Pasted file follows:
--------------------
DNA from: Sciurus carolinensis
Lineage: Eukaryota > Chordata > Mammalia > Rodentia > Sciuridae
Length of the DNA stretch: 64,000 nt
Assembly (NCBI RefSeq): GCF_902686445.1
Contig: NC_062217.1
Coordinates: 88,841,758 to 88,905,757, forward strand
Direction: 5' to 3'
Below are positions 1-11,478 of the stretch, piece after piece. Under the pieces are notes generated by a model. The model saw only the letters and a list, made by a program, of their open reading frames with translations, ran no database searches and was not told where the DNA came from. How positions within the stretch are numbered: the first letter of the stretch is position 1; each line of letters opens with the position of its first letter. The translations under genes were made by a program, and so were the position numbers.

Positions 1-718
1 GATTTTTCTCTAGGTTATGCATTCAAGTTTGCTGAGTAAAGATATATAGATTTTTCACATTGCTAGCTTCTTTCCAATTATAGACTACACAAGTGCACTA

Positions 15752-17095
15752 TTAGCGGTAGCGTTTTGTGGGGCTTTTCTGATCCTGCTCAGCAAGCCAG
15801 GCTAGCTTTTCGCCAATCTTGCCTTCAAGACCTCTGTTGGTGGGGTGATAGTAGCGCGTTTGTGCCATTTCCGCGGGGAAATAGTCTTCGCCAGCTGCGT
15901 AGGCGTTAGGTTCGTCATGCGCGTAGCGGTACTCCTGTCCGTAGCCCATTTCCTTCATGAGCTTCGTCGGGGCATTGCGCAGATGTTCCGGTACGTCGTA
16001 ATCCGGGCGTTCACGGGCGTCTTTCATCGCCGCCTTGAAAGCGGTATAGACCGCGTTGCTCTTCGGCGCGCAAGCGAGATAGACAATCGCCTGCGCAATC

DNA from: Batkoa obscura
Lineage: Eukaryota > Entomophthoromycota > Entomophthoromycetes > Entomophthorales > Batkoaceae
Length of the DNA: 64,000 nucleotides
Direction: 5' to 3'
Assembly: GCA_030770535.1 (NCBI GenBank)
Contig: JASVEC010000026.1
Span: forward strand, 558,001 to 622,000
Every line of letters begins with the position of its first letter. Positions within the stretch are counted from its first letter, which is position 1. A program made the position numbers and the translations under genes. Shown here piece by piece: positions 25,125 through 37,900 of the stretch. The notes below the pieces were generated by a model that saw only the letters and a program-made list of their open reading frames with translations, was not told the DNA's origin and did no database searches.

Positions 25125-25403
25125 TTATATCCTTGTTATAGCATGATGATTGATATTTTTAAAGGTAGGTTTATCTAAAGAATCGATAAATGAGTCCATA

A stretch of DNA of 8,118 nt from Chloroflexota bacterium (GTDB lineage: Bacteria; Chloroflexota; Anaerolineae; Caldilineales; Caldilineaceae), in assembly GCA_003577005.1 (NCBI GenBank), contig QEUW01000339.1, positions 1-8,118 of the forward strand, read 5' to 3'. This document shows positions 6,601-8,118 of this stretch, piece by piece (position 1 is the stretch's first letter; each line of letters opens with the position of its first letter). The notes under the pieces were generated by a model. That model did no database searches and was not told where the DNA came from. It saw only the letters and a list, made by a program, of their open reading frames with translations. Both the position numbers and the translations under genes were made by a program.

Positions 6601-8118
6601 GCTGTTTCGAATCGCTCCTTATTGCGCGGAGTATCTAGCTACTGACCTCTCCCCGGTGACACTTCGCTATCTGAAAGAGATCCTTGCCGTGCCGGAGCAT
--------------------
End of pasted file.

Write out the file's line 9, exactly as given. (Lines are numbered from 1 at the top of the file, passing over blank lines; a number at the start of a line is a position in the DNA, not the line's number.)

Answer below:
Positions 1-718